I created a simple page themed “It’s magic” where I applied all mentioned plugins. You can find the files including Gruntfile.js here. Please note, I intentionally didn’t put a lot of effort into the styling (It is supposed to look as simple and cheesy as it feels to you)

In a nutshell, the page has a logo, uses JQuery from the Google CDN, includes a simple JQuery gallery with previous and next buttons. Simple JavaScript and CSS files are being used.

“without/magic.html”

The logo is a png logo, the images are not optimized. There are several CSS and JavaScript files that are all individual being included, not minified nor concatenated.

“with/magic.html”

This file is the one that Grunt will create for you. Visually, the file doesn’t look that different, besides the fact that the title has changed….see yourself

Below are screenshots of the two pages (and links) side by side, the one on the left before Grunt tasks were applied. The right one shows the page after Grunt tasks were applied. For the user they both look the same (except for the heading).

without/magic.html with/magic.html
No magic here!

Can you spot the differences?

  1. The logo was being transformed into a data URI
  2. The title has changed from It’s not magic to It’s magic
  3. The local CSS and JavaScript files were being minified and concatenated
  4. The HTML was being compressed, comments were taken out automatically
  5. The next and previous buttons were converted to a sprite file
  6. On build, SPOFcheck was applied and gave us the following warnings so we could address possible SPOF issues

Screen shot 2013-08-02 at 7.25.05 PM

Let’s take a look under the hood

Here are the waterfalls for both versions:

Without magic
notmagic-waterfall

With magicmagic

WebpageTest Results

I ran WebpageTest for both files with 9 runs for IE8 with a DSL connection to retrieve the median. Here are the performance results:

  1. Without magic results
  2. With magic results
  • HTTP requests dropped by ~48%
  • Page load time (PLT) dropped by ~10%
  • File sizes dropped by ~10%

Even if those numbers are not that high (mostly due to the simplicity of the experiment), it shows that Grunt can help you automatically optimize your deployment process.

As you can tell by the sample code, there are many mix and match options available, depending on the magnitude and granularity of your page structure. Nevertheless, this little sample shows how to use Grunt to optimize performance and to illustrate what is possible. Feel free to use the code as a starting point, and tweak or customize it to your likings.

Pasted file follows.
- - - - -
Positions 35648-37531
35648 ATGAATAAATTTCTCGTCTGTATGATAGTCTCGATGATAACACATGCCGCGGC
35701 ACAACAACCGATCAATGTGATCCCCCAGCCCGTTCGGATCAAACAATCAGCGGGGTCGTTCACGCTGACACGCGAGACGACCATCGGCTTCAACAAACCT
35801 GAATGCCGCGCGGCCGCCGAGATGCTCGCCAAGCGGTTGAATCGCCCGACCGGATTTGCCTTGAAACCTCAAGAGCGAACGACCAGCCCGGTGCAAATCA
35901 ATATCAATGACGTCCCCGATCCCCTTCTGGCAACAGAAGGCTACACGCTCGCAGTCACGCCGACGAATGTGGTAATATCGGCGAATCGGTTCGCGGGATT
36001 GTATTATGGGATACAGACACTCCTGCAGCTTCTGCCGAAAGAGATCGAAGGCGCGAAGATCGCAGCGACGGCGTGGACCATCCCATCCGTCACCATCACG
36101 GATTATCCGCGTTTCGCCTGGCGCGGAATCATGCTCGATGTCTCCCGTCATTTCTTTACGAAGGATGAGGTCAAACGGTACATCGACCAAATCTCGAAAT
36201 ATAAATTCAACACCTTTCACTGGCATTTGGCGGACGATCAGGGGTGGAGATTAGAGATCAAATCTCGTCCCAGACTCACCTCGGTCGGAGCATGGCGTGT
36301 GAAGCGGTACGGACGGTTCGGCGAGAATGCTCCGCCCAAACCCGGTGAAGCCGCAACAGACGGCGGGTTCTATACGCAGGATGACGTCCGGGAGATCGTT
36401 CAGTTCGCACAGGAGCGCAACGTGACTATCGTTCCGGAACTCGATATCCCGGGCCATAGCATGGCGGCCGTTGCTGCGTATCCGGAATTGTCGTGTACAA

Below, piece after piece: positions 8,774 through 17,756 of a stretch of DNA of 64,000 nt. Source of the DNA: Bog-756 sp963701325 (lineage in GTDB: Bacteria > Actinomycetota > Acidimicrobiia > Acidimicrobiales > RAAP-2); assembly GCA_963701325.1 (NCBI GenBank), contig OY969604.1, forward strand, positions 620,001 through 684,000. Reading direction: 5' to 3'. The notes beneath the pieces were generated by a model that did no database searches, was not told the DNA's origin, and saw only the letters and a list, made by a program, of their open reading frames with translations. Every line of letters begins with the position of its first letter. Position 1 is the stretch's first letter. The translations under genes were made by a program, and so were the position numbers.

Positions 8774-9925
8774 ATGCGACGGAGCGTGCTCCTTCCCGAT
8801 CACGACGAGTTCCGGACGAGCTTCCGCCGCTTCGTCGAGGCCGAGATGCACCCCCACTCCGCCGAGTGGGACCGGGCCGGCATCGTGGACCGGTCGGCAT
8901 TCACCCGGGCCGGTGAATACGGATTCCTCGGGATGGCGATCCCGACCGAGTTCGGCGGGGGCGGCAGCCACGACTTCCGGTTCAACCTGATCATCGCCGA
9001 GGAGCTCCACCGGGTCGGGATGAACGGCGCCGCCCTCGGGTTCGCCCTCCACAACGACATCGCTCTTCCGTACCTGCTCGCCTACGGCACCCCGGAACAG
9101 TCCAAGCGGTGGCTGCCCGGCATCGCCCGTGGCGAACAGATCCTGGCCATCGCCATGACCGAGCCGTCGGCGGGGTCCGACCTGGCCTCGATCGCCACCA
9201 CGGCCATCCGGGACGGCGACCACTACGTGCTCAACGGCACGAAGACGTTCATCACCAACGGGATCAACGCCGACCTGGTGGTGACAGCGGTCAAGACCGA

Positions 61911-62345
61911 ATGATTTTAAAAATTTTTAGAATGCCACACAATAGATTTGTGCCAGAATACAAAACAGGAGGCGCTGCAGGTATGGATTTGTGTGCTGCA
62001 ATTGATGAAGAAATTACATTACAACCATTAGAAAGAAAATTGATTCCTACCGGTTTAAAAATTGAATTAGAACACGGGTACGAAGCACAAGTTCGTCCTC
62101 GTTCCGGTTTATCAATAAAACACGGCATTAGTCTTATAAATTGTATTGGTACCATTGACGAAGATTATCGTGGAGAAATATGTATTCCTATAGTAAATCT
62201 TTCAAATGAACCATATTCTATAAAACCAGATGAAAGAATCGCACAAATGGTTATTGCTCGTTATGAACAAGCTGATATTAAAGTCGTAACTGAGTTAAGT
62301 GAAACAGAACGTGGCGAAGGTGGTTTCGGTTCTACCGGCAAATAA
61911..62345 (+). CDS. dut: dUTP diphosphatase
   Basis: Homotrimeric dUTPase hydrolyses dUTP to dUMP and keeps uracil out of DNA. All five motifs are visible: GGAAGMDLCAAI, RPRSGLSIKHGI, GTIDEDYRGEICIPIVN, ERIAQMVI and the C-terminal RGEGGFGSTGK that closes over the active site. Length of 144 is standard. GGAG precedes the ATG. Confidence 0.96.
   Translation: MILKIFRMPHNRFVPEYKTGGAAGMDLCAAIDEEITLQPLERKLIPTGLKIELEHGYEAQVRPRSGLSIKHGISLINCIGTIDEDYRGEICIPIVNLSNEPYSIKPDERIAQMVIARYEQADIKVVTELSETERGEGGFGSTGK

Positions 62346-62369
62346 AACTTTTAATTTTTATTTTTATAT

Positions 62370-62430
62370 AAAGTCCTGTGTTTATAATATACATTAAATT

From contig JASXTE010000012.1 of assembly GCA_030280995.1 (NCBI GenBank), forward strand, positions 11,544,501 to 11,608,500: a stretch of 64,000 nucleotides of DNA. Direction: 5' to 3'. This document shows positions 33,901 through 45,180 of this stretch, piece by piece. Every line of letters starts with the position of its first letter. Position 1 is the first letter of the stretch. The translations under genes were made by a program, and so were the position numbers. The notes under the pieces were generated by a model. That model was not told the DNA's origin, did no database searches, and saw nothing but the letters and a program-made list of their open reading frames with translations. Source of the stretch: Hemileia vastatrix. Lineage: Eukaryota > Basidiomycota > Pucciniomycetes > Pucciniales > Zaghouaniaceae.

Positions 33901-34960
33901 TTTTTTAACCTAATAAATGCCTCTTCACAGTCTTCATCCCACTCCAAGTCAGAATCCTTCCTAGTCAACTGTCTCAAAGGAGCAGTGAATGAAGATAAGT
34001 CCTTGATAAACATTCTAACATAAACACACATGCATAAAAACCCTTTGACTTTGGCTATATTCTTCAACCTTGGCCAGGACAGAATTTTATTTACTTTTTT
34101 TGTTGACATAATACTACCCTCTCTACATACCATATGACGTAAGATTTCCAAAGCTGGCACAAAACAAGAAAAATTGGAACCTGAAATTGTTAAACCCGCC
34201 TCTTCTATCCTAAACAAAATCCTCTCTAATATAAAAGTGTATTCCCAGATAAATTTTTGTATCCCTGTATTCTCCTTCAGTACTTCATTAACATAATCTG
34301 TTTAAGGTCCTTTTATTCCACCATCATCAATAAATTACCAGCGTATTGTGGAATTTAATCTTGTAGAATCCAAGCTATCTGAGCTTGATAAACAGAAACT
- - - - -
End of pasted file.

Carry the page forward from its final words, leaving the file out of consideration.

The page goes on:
General references and info to get you started with Grunt

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Web Performance & Responsive Web Design: Disconnected or Compliant?

We’ve all been there: people throwing around the word Responsive Web Design (RWD) in web project meetings, stakeholders can’t stop talking about it, and even the non-technical Project Manager might have tried to pitch this idea to you on your elevator ride to your desk.

We have to give those optimists all credit because RWD stems from a great idea: Simple multi-screen Web Development. In general, it is indeed a great approach but not everything that is great in theory works great in practice (duh!), especially when rushed to follow a new trend.

Putting my mobile web performance hat on, I have to be honest, there is something that doesn’t sound quite right when my ear hears the buzz word “Responsive Web Design”. I don’t think I am very off with such perception. Please check out the screenshot I took from @guypod presentation. Guy is the Chief Product Architect at Akamai, specializing in Mobile Web Performance. I encourage everyone who is interested in Mobile Web Performance to follow his talks and tweets. His slide on the right shows that most of the websites built with responsive design in mind do not optimize for different screen sizes. This poses a problem, particularly for mobile devices.

Performance on Mobile

Performance is key for mobile websites. The latest research shows that responsive websites as of today don’t quite (yet) focus on web performance. The stats above reveal that 86% of the sites using responsive design don’t optimize for mobile. While being viewed on small-screen devices, those pages have the same page weight as the ones being viewed on a large-screen device.

Stop! Is that a negative side effect of RWD or just something that was not paid attention to? Does RWD and Web Performance go hand-in-hand or are they disconnected?

It is highly recommend to optimize your site for battery-powered mobile and small-screen devices. But what does “optimizing for mobile” mean? People might think that optimizing means they can re-arrange/optimize content and use fluid grids to be responsive for mobile devices and small screens. What I feel, they often forget is to also optimize performance for different devices and screens.

The key is to make your mobile presentation load fast on small devices.

While today’s desktop sites don’t have to be too strict on page performance (sadly, yet), sites viewed on a mobile device need to be “performance-optimized” to load content fast especially being on a cellular network.

74% of mobile visitors will abandon a website if it takes more than 5 seconds to load. In other words, you have 5 seconds to get someone’s attention. Make it count. (Brad Frost)